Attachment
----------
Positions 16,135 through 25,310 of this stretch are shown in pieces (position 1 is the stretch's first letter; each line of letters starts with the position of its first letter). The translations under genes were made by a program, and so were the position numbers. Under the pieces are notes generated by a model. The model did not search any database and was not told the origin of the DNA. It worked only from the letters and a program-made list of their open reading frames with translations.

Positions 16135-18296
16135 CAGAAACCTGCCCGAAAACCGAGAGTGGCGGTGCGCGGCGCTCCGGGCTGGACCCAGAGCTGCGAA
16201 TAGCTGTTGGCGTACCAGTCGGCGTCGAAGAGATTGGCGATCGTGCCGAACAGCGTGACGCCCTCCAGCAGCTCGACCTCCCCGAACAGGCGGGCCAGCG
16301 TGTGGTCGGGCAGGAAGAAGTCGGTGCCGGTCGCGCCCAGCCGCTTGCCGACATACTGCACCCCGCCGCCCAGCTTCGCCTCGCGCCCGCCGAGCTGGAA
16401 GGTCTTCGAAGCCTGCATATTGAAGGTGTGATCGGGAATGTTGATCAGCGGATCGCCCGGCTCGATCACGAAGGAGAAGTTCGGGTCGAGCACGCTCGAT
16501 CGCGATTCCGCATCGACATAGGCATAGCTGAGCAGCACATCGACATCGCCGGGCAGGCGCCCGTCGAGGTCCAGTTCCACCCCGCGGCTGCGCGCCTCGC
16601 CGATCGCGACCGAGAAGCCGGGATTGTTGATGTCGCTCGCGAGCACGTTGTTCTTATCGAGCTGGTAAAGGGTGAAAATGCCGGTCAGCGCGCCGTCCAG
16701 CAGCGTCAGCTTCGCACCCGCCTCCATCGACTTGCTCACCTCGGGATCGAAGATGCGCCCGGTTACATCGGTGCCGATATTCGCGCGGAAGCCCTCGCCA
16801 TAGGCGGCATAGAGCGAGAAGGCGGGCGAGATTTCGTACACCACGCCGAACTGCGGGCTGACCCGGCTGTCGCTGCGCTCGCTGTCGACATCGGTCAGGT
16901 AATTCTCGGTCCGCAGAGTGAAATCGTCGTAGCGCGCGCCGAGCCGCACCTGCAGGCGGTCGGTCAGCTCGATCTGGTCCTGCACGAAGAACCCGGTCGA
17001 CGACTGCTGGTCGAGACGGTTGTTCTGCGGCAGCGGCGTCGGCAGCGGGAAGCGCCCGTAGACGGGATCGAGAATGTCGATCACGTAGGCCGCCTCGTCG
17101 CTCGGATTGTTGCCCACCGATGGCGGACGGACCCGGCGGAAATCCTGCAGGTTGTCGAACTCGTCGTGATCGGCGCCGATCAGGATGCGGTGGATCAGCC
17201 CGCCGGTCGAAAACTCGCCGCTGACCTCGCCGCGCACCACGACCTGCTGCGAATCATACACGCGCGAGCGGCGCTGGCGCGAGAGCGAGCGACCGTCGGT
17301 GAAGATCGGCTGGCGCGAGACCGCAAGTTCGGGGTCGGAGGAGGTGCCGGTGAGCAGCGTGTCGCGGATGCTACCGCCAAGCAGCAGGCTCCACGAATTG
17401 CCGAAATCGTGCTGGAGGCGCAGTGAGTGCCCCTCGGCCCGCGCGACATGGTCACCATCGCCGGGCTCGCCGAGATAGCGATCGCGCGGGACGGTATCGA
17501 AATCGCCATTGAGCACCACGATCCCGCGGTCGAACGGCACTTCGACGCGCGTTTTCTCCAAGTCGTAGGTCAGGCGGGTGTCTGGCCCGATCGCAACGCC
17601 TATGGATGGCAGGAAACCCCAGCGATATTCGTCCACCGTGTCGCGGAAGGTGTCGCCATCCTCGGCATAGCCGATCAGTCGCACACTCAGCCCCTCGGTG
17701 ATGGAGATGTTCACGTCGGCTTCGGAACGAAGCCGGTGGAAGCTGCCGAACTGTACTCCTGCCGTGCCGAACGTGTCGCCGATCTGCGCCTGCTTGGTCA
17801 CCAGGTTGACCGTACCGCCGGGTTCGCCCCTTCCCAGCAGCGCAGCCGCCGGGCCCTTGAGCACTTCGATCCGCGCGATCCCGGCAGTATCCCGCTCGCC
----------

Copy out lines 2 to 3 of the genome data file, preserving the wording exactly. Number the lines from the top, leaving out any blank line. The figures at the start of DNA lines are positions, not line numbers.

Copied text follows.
Positions 16135-18296
16135 CAGAAACCTGCCCGAAAACCGAGAGTGGCGGTGCGCGGCGCTCCGGGCTGGACCCAGAGCTGCGAA